About Tracy Z

Tracy combines her knowledge of cash flow notes with the power of marketing online to help grow your business! She can be reached at Tracy@NoteInvestor.com 1-888-999-7905 or at Exposure One Marketing.

Comments

  1. im new at this indusrty and i want to know if i bought the personal profit series. would i need to buy the scrips and tips book as well. or would you reccmend me to get all of the material at one time

    • Hello Antrone! The Personal Profit Series is a complete how-to manual with over 475 pages. It includes all the information and resources for getting started in the owner financed note business. There are other materials you might decide to add to your library over time including Every Single Marketing Idea and the Scripts and Tips you mentioned. However, in my biased opinion, the best place to start for a reasonable cost is the Personal Profit Series – Your Complete Money Making System to Buying, Referring, Creating, and Holding Real Estate Notes. We have some great testimonials including the following:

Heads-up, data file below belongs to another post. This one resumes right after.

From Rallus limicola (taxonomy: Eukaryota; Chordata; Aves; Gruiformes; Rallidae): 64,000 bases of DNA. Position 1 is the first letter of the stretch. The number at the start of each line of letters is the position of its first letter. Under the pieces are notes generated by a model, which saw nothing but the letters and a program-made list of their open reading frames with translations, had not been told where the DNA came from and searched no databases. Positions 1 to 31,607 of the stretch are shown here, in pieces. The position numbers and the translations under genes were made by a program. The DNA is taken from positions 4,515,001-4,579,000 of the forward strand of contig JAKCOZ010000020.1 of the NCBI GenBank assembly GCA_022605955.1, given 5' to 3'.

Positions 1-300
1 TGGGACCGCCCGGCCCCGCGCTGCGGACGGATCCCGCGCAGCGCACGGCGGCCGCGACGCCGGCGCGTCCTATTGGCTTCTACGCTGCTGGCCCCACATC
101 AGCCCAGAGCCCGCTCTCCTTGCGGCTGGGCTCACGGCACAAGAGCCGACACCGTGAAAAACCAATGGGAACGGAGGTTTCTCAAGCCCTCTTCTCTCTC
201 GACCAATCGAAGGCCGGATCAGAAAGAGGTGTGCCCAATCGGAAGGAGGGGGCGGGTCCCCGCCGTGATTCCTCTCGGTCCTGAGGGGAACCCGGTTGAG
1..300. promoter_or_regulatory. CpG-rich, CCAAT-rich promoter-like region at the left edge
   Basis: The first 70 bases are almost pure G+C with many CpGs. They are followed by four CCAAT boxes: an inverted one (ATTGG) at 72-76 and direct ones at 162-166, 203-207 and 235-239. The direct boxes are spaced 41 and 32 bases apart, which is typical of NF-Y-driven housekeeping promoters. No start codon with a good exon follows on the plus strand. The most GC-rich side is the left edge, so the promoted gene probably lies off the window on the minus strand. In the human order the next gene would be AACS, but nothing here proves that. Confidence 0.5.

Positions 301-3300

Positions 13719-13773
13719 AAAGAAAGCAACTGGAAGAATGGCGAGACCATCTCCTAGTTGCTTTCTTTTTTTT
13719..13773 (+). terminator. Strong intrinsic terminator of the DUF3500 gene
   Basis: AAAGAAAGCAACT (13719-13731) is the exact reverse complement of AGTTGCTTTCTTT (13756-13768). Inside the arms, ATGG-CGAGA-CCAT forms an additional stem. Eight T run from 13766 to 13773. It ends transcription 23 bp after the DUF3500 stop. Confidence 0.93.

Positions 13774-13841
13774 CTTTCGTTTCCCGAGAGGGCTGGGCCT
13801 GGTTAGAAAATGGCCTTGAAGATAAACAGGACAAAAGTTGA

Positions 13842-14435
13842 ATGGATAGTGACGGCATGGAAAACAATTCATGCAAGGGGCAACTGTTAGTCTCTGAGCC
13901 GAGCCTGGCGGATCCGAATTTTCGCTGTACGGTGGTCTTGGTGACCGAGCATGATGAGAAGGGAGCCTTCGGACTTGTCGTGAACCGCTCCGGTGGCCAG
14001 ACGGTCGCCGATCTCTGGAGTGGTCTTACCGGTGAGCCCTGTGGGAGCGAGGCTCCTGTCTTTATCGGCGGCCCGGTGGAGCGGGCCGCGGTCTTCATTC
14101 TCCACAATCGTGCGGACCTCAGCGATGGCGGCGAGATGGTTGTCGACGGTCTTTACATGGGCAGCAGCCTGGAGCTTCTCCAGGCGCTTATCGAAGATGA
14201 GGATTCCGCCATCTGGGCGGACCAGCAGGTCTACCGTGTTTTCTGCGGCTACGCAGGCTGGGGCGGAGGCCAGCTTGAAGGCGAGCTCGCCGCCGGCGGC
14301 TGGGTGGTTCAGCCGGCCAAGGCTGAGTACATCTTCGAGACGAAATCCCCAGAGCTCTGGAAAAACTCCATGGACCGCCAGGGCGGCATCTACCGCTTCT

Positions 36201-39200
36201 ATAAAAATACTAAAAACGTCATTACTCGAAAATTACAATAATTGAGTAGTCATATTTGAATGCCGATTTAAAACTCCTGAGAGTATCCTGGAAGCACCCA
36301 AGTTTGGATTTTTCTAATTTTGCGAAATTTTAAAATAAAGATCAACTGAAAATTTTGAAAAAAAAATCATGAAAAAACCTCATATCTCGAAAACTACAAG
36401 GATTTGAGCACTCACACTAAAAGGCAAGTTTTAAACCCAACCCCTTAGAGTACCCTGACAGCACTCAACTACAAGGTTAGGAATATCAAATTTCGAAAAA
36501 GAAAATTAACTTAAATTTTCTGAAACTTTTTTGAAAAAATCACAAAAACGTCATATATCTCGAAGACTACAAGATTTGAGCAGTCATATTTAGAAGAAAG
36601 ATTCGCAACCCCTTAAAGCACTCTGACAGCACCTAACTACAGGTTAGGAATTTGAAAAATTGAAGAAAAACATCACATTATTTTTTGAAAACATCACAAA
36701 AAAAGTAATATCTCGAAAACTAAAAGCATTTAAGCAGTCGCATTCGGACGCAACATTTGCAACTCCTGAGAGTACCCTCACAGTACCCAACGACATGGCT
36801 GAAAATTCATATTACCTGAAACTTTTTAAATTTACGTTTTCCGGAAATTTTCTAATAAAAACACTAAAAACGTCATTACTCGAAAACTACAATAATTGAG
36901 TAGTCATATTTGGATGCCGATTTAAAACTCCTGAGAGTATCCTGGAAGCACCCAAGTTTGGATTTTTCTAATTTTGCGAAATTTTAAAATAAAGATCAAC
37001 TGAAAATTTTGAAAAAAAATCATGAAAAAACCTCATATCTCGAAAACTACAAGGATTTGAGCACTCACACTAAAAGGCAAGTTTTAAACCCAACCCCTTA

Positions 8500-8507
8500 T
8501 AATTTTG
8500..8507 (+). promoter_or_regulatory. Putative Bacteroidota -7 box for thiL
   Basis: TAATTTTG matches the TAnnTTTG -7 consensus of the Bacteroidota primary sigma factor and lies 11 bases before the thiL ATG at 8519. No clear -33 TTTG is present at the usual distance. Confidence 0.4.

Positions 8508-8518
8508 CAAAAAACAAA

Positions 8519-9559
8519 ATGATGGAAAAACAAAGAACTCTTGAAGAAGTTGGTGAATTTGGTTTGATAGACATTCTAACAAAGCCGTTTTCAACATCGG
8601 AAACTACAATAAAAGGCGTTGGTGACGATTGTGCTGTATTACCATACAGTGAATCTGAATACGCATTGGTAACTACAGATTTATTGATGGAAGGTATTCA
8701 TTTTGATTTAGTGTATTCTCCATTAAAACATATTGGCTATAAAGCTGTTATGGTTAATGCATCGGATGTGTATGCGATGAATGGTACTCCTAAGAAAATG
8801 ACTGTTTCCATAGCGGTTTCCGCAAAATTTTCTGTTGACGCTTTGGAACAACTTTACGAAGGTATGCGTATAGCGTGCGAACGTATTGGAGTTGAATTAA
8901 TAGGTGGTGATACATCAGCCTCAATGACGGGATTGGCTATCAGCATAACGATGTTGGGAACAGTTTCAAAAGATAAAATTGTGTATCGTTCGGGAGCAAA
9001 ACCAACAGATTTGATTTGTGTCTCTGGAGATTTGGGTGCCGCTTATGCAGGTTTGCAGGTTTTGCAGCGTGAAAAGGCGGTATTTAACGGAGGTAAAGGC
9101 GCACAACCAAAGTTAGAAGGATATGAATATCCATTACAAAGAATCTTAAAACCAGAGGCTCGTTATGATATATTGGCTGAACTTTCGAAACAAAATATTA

“As a note broker, for the past 18 years I have purchased many publications on the subject of seller-financing and note brokering. Without hesitation, I highly recommend Tracy & Fred Rewey’s “Personal Profit Series: Notes” (PPS) to any one in the note business, from beginners to seasoned veterans. I keep a copy on my desk and refer to it often. For my money, PPS is the most comprehensive, thorough, detailed, and well-written book on the subject of privately-held notes, I have come across.” – Kevin O’Connor from Charlottesville, VA

  2. I’m looking for a way to make money off of mortgage notes. i want to learn how this business works. do I have frist locate a note , then buy it, then post it wait for a buyer then sell it. how does it work.

  3. Jeffrey Smith says:

    Many note buyers also look at the total Investment To Value (ITV) for the note purchase price. The ITV is calculated as the sum of the senior debt that is remaining on the property after the note purchase PLUS the purchase price of the note, and that sum is divided by the current fair market value (FMV) of the property to calculate the ITV ratio. Conservative note buyers want to see an ITV ratio of not more than 70% of FMV. That means there is about 30% protective equity in the property that can serve as a buffer in the event of a foreclosure. Almost all of the protective equity will be consumed by foreclosure costs (paying off senior debt and penalties, renovating the property, reselling costs, etc.).